Today, the list of final contenders was announced.  The urban brawlers still left in consideration to host the first national political convention in the United States where a woman is likely to become the presidential nominee are:

(Drum roll, please!)

Birmingham, Brooklyn, Cleveland, Columbus (Ohio), Philadelphia, and Phoenix!

Five of the six would make adequate choices - though none would offer as much in the way of fine food and exceptional entertainment as Kansas City, Memphis, or the Big Easy.  But it's not just about having a good time.  The week of intense political activity will ultimately nominate the person who is likely to become the next President of the United States.

With all of that in mind, I must say a word or two against my former city of residence.  DNC, are you effing nuts!   Do you know how hot Phoenix is in the summer?  Have you seen an Arizona dust storm?  What message will you be sending the rest of the world if you take all of that money and limelight and squander it in a state that codifies hate, elects morons like Joe Arpaio and Jan Brewer, and can't even figure out how to kill a man in under two hours?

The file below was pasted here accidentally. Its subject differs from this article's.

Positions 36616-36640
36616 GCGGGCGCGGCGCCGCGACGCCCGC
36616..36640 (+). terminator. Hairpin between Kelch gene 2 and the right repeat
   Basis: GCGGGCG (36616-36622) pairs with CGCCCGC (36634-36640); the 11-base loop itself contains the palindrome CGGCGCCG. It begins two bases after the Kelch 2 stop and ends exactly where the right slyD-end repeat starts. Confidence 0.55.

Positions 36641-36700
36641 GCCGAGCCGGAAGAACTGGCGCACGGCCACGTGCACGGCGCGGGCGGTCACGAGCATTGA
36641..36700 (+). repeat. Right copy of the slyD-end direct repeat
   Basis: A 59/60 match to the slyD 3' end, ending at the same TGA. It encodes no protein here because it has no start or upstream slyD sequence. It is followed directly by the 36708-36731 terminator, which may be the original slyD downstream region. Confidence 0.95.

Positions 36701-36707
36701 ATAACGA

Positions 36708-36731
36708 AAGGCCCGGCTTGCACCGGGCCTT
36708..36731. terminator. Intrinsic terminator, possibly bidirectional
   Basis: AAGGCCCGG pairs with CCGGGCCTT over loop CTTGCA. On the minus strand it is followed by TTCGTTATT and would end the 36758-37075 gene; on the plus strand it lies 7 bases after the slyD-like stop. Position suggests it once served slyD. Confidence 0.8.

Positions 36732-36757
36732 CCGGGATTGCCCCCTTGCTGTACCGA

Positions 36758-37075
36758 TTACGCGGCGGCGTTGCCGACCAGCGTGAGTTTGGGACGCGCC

Democrats, leave Phoenix to the rattlesnakes, scorpions, and Arizonans - and hold your convention  someplace that at least resembles civilization.  The world will be watching!

Wednesday, July 23, 2014

Free at Last! Free at Last! Thank God Almighty (and Pa Rock) the Guineas Are Free at Last!

by Pa Rock
Poultry Provocateur

I farmered-up nine days ago (July 14th, Bastille Day) and released my penned-up young turkeys and chickens to roam free during the daylight hours.  In that short period there has been one serious incident with a neighborhood dog who wanted to score a turkey, but no fatalities or lasting trauma.  Those birds rush out onto my lush green yard every morning as soon as I throw open the gate to their pen, and they remain in the yard until just a moment or two before total darkness in the evening when they gather at the gate of their pen and wait for me to come shoo them in.  One evening when I was detained with another task, they grew tired of waiting and went in on their own, leaving the four turkeys to lay in the grass just outside of the pen until I finally arrived and ushered them in also.

The chickens and turkeys have roamed a little further each day, and have even come down to the front yard to see what is happening there.  They have also spread out, with individual birds often charting their own course as they pursue bugs or especially nice looking clover.